Modernity and history comfortably bleeding into each other.
We arrived late at night at a bus station. I saw clothes on the ground, and a young boy mulling over a leather red heel (the other stood, upright, on the floor next to me.) Thus began our 30-hour marathon tour of Brussels, Belgium. When we woke up the next morning, we met a couple of friends at a different metro station in the center of the city. It looked much cleaner.
Our hostel’s guide for young travelers offered favorite local bars. One was described as at the intersection between the “trendy white” part of Brussels and the mainly Turkish and Arabic sections of the city. We laughed, we had just spent the night in the mainly “Turkish and Arabic” section of the city.
Of course we saw the Atonium model, drank at least ten different types of beers, and went to the Grand Palace. All the while eating different combinations of waffles and chocolates. Doing this during the day, we crammed as many sights as we could into our short travel guide.
But it’s the nights that allowed me to see modernity and history comfortably bleeding into each other.
Much light is not needed to illuminate the Grand Palace; only sticks of lights hover above the ground in bulbs of street lamps. It is just enough light to cast shadows on the seemingly endless figures embedded and layered in stone. A noble face turned to the right, a hand extending from a saint’s arm, both delicately and softly pointing in marble.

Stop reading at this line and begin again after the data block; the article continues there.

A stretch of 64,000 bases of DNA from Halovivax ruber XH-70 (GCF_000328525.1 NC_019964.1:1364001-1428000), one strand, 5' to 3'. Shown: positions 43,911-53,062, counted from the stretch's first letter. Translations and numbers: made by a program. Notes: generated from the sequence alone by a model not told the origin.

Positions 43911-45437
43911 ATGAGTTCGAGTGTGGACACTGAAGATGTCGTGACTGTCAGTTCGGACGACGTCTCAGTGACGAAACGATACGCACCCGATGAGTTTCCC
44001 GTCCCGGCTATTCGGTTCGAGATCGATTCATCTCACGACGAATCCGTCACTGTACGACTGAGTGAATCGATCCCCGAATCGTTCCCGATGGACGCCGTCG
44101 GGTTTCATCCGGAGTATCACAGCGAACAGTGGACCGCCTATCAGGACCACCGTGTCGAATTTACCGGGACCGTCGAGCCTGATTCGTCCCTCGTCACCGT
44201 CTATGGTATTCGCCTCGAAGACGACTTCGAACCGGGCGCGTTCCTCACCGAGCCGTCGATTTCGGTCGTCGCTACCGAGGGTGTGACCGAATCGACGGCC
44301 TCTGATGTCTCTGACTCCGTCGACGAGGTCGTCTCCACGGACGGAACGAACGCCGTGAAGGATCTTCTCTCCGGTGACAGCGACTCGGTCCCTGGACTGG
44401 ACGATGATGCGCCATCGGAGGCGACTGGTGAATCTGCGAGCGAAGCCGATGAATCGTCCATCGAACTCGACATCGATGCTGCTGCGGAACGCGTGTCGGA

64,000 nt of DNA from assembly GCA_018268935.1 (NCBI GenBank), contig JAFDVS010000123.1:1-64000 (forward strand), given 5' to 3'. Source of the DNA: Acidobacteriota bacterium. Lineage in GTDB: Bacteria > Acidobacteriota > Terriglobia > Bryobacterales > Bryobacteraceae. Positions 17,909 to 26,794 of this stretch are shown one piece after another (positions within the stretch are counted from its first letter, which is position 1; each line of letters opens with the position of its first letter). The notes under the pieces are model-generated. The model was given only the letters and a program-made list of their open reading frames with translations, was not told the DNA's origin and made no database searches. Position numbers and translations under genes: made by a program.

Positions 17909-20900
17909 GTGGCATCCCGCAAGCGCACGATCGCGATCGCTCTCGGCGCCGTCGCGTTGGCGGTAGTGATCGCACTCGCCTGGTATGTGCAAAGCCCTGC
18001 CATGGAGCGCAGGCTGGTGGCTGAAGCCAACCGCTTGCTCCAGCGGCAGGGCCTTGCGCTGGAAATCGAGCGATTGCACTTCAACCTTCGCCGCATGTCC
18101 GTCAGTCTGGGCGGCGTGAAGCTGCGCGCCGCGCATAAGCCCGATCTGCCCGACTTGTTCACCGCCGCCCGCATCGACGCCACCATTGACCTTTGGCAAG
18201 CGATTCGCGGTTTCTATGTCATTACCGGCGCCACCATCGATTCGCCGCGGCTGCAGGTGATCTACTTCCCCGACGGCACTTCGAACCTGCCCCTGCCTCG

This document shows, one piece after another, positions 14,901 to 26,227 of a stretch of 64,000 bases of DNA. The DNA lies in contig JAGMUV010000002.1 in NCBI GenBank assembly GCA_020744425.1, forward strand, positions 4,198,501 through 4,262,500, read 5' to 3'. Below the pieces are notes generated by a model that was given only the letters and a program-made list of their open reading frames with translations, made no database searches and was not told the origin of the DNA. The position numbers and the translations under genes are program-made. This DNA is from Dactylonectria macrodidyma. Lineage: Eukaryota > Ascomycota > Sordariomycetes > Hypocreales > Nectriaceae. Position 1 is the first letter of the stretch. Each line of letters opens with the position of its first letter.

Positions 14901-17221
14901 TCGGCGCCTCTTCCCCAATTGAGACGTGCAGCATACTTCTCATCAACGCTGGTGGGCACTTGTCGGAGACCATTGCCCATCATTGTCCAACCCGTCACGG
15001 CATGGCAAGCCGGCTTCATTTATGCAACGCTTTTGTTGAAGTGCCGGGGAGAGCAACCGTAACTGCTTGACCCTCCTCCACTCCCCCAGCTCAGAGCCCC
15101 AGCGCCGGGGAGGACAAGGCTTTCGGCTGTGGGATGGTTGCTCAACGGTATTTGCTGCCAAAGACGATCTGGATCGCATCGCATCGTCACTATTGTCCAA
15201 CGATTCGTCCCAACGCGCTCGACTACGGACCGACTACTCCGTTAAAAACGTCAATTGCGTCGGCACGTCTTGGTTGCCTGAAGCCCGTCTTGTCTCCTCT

When the glare of sun softened, when most tourists were gone, the stone cooled. I could feel the day’s dust on my finger. The sun was setting, and pulled back the curtain of time, which hid this palace during the day. I could see shadows of alleyways where whispered conversations still stood stagnant. Thin strips of gold gilded upon marble buildings glittered and reflected the city’s light.
Article by Monique Hassel. Photos by Yolanda Borquaye.